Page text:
When the march arrived at the public viewing area, where police far outnumbered the protesters, a small group led an un-permitted march back up along the parade route. Police initially held them back, but ultimately relented and let them head back along the route which they came.

Following the March on the RNC, our staff headed up to “Romneyville,” delivering our toolkit to religious and medical policy groups we encountered on the way. Romneyville is the “Occupy”-style encampment on the north end of downtown. They were planning an unpermitted march through downtown, and we distributed materials to the attendees and answered questions about protesters’ rights before the march started.

Though our staff left before the march got underway, we heard from people who were present that the police in riot gear allowed them to march unpermitted for a few blocks and then ultimately stopped them. Protesters sat down locking arms, preparing for arrests, but a Tampa police official kneeled down and spoke with demonstrators at the front, explaining that the sidewalks were open. The crowd dispersed with no arrests.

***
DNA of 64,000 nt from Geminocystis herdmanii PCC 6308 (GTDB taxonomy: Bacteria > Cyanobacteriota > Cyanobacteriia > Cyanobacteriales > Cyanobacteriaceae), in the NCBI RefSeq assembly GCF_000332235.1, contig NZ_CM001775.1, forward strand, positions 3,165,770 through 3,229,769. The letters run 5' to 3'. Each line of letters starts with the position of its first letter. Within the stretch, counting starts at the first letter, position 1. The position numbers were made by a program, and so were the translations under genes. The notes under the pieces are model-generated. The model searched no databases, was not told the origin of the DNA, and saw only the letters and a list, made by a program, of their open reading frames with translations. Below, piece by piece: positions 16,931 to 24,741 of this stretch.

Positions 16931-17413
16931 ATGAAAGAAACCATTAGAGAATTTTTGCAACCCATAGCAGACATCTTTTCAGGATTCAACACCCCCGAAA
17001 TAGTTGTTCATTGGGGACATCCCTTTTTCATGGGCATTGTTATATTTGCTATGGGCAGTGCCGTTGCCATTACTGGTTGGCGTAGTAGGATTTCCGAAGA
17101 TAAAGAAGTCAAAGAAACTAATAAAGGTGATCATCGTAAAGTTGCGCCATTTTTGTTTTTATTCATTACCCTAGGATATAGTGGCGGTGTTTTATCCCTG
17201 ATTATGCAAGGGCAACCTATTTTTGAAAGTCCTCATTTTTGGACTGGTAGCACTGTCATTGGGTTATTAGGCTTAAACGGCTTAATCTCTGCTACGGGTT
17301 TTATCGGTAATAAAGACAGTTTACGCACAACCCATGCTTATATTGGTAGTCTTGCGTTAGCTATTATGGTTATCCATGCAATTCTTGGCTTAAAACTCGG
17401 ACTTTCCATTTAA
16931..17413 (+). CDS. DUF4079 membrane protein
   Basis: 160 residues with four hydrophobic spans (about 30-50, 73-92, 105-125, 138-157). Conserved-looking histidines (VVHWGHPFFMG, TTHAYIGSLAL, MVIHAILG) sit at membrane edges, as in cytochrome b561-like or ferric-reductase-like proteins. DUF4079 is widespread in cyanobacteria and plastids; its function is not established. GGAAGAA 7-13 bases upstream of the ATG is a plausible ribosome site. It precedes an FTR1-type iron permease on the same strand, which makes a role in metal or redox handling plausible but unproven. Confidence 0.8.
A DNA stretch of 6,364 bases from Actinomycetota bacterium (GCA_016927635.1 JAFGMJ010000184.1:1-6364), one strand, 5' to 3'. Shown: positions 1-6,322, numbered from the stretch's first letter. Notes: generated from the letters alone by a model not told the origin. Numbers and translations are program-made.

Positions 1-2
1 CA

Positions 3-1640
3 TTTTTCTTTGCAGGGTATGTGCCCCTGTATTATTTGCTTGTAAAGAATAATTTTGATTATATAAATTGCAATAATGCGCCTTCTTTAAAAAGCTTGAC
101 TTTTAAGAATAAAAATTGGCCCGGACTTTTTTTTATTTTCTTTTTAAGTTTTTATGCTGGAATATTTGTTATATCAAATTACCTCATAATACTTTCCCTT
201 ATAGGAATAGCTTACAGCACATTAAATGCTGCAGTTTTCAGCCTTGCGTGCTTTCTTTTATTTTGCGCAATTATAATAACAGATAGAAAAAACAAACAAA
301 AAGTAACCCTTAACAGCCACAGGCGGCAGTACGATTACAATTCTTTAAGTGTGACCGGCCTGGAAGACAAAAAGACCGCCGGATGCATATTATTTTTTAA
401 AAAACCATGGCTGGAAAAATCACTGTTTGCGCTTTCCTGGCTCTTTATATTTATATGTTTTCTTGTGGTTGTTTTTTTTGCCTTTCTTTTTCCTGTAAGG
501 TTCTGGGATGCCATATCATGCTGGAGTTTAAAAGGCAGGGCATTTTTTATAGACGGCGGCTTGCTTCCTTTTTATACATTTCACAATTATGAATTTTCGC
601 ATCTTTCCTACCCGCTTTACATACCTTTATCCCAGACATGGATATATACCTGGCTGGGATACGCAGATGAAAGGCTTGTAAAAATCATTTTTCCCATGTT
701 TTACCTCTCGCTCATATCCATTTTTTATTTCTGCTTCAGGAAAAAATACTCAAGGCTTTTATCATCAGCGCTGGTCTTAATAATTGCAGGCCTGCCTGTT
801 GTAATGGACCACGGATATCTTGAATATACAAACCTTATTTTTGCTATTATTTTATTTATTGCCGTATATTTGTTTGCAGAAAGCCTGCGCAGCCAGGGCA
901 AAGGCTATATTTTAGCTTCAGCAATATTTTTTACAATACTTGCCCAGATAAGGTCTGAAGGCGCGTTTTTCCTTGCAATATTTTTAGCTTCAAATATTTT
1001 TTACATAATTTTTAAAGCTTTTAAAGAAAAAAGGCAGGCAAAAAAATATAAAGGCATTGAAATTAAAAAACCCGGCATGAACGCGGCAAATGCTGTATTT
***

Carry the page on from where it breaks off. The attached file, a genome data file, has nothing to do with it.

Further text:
Tampa Bicycle Police at the RNCMonday evening, I was given press credentials to go inside the convention center to talk to reporters about protesters’ rights and security. If the police presence around the protest areas was large, it was nothing like the security apparatus around the convention center and arena.

But in spite of the sheer numbers of police, the relationship of mutual respect that police and city officials worked to sustain with protest groups throughout the planning process and at our First Amendment forums seems to have held up during the first day of the convention. And as of Monday, there were only two arrests in Tampa related to the RNC.